Thesp made over 30 horror and Western films

Peggy Moran, who made more than 30 horror and Western films in the 1930s and 1940s and was once dubbed one of Hollywood’s top “shrieking violets,” died Oct. 25 in Camarillo, Calif., of complications from injuries suffered in an Aug. 26 car accident. She was 84.

Moran’s reputation was made by a handful of popular horror movies, including 1940’s “The Mummy’s Hand” and 1941’s “Horror Island.”

“The Mummy’s Hand” later proved popular on cable TV, reviving her popularity with horror fans. She played one of a group of explorers searching for the tomb of an Egyptian princess.

She appeared at conventions around the country and last year was invited to the premiere of Universal’s “The Mummy Returns,” starring Brendan Fraser.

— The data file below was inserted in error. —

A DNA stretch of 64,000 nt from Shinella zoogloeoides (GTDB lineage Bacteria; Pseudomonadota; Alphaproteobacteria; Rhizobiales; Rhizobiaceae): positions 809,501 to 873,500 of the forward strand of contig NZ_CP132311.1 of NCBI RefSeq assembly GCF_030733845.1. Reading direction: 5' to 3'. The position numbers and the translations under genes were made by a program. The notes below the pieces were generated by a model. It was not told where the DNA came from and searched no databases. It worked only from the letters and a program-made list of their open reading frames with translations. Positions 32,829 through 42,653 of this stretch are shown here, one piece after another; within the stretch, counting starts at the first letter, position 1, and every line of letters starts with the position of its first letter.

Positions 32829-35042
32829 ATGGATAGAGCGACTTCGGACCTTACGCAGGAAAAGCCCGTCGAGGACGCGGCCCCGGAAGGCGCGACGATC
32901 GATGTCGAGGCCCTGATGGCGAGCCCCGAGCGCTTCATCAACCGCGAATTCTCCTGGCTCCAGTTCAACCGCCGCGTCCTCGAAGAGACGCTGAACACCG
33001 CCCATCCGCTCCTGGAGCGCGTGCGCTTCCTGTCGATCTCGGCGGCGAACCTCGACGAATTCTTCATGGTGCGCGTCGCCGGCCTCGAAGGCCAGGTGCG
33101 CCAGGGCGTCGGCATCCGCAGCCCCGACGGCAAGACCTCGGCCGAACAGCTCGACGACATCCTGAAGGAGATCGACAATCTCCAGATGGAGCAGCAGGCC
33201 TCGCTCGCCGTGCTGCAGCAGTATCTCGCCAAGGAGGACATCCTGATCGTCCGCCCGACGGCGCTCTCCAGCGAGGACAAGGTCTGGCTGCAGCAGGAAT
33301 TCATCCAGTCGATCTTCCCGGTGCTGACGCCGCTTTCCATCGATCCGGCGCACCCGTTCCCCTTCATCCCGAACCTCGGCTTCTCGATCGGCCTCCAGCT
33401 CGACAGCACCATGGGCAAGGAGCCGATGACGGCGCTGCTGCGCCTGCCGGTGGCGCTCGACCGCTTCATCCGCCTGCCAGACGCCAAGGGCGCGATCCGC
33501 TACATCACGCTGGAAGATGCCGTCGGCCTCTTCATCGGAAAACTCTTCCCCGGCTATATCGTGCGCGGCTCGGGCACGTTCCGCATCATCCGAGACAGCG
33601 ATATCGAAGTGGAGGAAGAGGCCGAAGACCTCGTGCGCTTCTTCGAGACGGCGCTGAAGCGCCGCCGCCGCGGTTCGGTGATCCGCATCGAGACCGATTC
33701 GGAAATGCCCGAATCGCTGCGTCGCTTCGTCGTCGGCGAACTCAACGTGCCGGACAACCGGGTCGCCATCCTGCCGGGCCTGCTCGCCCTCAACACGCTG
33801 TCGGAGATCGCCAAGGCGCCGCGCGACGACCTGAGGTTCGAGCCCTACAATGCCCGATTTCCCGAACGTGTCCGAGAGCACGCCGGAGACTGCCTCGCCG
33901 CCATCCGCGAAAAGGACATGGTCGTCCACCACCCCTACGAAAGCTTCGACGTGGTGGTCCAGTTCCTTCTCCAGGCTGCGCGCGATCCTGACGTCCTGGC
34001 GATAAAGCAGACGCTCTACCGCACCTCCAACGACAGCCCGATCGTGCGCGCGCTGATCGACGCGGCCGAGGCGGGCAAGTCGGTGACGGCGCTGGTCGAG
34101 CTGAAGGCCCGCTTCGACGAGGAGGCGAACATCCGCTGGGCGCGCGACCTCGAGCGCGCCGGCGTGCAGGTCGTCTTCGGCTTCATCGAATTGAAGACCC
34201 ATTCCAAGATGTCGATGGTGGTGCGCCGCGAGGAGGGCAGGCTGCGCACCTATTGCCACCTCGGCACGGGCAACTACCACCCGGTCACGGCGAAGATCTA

Among her other film roles were with Gene Autry in “Rhythm of the Saddle” and Roy Rogers in “King of the Cowboys.” She also appeared in comedies such as “One Night in the Tropics,” Abbott and Costello’s screen debut.

Her movie career ended when she married director Harry Koster, who made “Harvey,” starring James Stewart, and “The Bishop’s Wife,” starring Cary Grant and David Niven.

Moran said Koster never delivered on his promise to put her in his films — except for a bust of her head that appeared in every movie he made after they wed.

Harry Koster died in 1988. She is survived by a son and stepson.

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